This is what the content of the SharedUI file in the shared project looks like. The SharedUI file also contains all of the user interface event handlers (I’m just showing the one method above), greatly reducing the size of code that is specific to each applications and meaning that I only have to write each method once.

The basic page puts your Windows Phone pages back to how they used to be

When you make a universal app you find that the Windows Phone pages that are created by the template don’t look the same. The familiar top line and large friendly page title have been replaced by a completely empty screen. When I made my Windows Phone user interface for the universal version I found that MainPage.xaml had lost the application and program titles.

However I was able to get back to the old school page design by deleting the MainPage.xaml page provided when the solution was created and replacing it with a new Basic Page called MainPage.xaml.


Making a basic page

This turned out to be a good thing to irrespective of any design considerations, in that a Basic Page also contains some useful helper methods that a program can use to get control when users navigate between the pages in an app. When you add a Basic Page to your project you will be asked if you want to add these helper classes to your project.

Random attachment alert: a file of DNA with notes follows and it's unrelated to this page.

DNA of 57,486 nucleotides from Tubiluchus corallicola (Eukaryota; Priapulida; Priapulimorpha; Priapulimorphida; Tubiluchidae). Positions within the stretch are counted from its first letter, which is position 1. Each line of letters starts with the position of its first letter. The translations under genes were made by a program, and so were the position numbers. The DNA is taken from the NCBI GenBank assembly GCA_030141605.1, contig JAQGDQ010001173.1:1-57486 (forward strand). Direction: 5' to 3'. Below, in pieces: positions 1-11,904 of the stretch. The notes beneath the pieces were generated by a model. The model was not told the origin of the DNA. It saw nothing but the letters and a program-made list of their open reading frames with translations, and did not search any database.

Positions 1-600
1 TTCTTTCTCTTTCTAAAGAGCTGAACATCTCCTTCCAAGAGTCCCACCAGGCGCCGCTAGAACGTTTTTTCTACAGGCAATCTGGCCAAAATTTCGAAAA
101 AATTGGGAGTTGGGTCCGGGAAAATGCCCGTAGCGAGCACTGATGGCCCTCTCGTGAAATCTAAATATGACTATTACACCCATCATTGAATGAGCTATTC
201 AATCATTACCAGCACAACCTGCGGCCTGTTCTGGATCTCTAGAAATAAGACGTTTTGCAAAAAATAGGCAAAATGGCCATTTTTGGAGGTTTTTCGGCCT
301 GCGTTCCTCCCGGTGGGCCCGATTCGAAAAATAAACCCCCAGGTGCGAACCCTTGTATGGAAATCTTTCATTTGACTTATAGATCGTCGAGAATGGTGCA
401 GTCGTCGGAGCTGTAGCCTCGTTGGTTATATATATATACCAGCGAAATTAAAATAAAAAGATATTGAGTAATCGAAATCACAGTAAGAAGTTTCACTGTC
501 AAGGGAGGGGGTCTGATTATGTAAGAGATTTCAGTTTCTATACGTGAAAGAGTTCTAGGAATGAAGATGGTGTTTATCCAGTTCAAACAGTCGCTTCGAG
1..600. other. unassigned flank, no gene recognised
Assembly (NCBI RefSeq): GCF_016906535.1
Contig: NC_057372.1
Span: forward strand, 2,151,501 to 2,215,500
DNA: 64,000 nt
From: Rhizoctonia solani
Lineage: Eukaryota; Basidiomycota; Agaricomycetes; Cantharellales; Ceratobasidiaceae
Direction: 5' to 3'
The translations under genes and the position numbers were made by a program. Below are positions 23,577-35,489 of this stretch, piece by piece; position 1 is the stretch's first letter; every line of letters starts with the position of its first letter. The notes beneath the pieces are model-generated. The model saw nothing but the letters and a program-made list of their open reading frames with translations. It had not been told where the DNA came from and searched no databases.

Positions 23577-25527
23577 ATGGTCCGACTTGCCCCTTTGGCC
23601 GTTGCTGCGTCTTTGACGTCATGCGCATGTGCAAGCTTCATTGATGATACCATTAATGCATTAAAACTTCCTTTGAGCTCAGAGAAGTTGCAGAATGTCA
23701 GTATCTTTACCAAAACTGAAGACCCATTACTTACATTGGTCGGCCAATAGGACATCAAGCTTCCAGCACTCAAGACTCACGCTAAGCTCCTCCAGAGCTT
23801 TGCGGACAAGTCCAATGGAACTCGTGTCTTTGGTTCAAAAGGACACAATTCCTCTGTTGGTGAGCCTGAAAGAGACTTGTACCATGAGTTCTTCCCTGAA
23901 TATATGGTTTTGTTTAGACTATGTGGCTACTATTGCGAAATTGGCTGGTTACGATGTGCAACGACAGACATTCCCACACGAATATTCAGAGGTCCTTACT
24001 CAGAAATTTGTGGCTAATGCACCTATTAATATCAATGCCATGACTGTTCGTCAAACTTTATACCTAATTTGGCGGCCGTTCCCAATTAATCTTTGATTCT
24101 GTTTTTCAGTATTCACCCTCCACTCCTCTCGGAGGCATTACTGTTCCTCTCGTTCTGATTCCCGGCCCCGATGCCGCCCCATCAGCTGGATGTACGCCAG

Each project has its own manifest details

I noticed this when I started setting up the capabilities for my app. I had to add some elements to the Package.appxmanifest file in the solution to enable my app to use Bluetooth. I had to do this twice, once for the Windows project and once for the Windows Phone one.


These are the two manifest files side by side

Make sure you do this for capabilities that you need too, otherwise you will have a few minutes of complete confusion, just like I did when it didn’t work on the phone.

Learning to use the await and async keywords (and loving them)

In older versions of Windows Phone the pattern for using resources was based on things firing events when they had done something for you. If you wanted the contents of a web page you would create a request, connect a method (or a lambda expression) to an event, and then fire off the request. Then, when the action completed your method was called and your program could process the result. This was messy, but it was how we did things.